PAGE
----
One of our readers, Dan, wrote the following in our comment section. We thought it was good summary of the religion of AA. With his permission, we decided to post it as blog entry:
AA dogma on the Second Step is primarily contained in the Twelve & Twelve where the theme is transcendence from atheism, agnosticism, AND the religion of the Bible to a supposedly higher-level spirituality based on AAs precepts and practice. Any sop toward organized religion in the texts or heard at meetings is strictly a rhetorical ploy which will be dismissed with in short order during every newcomer’s formal indoctrination at the feet of a watchful adept, his sponsor. A newcomer will rarely question the religious beliefs of his new sponsor, but this is irrelevant since no matter what belief a sponsor professes to have as a come-on, it is going to be unadulterated indoctrination in the AA religion. So, what is the AA religion?
Looking at its history gives some clues. Both its founders were Ouija board-using spiritualists claiming communication with the dead and spirits. Bill W’s wife was a Swedenborgian and Dr. Bob was a freemason, both of which deny the Divinity of Christ. Today’s AA, however, is more self-indulgent New Age mysticism than like its Jazz Age, New Thought spiritualist roots. In my experience from attending meetings for 15 years, I’d say it’s essence is an anti-religion religion–that’s its main appeal–and any spirituality is acceptable and may be freely expressed at meetings, just so long as it’s not the theological teachings of the Christian faith. That will immediately elicit disapproving body language, coughs, chairs moving around, and so on.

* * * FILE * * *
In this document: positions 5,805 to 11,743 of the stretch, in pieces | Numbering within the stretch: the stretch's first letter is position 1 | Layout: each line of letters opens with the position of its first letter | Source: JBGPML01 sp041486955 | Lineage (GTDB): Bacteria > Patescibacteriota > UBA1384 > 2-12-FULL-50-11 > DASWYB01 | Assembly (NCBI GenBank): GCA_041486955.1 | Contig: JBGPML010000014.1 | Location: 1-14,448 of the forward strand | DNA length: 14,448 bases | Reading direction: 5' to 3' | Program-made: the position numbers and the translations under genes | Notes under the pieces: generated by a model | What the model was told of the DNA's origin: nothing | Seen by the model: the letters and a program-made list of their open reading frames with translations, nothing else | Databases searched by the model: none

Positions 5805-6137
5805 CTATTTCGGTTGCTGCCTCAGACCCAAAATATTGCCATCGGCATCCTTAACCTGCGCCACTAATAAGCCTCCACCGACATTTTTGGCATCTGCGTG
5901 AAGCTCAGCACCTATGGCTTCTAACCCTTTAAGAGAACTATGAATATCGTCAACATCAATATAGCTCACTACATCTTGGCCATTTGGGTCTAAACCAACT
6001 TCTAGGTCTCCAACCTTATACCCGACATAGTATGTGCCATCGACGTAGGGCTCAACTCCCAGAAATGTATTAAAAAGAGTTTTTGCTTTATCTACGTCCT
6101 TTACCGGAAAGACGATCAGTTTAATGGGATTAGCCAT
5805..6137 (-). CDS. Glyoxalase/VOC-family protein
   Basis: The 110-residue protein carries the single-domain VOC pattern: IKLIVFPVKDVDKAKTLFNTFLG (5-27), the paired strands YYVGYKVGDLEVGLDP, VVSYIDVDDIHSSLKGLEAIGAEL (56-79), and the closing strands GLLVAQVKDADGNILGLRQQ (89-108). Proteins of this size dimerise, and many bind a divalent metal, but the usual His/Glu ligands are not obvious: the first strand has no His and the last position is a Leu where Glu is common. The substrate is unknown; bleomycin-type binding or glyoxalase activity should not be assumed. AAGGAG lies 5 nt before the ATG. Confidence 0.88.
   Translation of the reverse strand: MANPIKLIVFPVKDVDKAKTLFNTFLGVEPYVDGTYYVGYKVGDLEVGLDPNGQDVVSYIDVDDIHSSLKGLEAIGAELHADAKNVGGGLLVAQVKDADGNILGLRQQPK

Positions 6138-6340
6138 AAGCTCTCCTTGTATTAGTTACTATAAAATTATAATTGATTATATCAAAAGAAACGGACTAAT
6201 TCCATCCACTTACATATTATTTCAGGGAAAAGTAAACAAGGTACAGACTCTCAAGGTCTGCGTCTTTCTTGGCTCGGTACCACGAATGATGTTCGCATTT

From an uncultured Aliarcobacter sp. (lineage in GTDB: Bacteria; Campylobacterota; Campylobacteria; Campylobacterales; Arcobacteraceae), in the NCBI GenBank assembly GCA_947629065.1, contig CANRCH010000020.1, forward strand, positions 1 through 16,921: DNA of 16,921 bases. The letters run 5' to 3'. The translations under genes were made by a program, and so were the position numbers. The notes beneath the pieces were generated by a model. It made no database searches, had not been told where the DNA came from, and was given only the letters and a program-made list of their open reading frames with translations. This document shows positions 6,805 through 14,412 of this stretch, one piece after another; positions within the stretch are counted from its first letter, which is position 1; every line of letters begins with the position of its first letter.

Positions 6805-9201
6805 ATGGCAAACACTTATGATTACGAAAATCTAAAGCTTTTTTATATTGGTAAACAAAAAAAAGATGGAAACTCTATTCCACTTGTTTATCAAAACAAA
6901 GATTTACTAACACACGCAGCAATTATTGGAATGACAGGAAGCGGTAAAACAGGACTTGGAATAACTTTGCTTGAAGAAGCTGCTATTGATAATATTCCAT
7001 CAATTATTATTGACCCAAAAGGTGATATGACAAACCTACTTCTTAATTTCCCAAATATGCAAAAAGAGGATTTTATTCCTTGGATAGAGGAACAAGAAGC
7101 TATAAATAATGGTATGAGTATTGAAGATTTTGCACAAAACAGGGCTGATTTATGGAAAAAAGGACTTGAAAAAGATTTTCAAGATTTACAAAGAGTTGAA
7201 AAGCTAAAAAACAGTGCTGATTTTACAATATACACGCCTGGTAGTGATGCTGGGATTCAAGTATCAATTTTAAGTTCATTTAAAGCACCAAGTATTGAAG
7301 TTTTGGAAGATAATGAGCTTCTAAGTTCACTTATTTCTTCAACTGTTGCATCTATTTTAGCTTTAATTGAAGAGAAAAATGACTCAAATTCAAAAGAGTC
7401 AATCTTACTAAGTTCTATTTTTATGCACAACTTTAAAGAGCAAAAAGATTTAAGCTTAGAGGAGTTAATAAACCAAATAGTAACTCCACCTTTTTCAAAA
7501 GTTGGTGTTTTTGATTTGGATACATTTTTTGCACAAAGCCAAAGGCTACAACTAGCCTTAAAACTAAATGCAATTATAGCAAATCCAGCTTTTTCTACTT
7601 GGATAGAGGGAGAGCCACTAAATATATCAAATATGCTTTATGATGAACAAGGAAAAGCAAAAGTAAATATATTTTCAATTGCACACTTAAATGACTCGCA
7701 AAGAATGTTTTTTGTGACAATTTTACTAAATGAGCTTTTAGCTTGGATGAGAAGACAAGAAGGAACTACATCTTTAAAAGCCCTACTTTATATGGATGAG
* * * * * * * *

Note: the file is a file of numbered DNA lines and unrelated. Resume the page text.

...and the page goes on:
This anti-religion religion has a strong appeal to those looking for the benefits of organized religion without the moral consequences of its teachings. Spiritually, AA is itself the “easy way out” it claims to oppose. If there is one sentiment that characterizes AA “sharing” on spirituality, it’s the venomous resentment of organized religion from the predictably ignorant and contrived catalog of its failures. This is odd since AA claims resentments are the number one reason for relapses, while these resentments against religion are voiced with passion, and often rage.
The truth is, AA is a locus for every crackpot, pseudo-religious, self-indulgent phony spirituality that happens to be making the rounds at any given time, from its roots in the 30s down to the present day. The article implies that AAs go to one meeting or so a week. In fact, in my area, most go to at least five a week, with the truly lunatic fringe going sometimes twice a day, where they listen with rapt attention as one narcissist after another gushes “his truth” in a cacophony of mass insanity. No wonder it’s so popular; it sounds an awful lot like a microcosm of American society these days.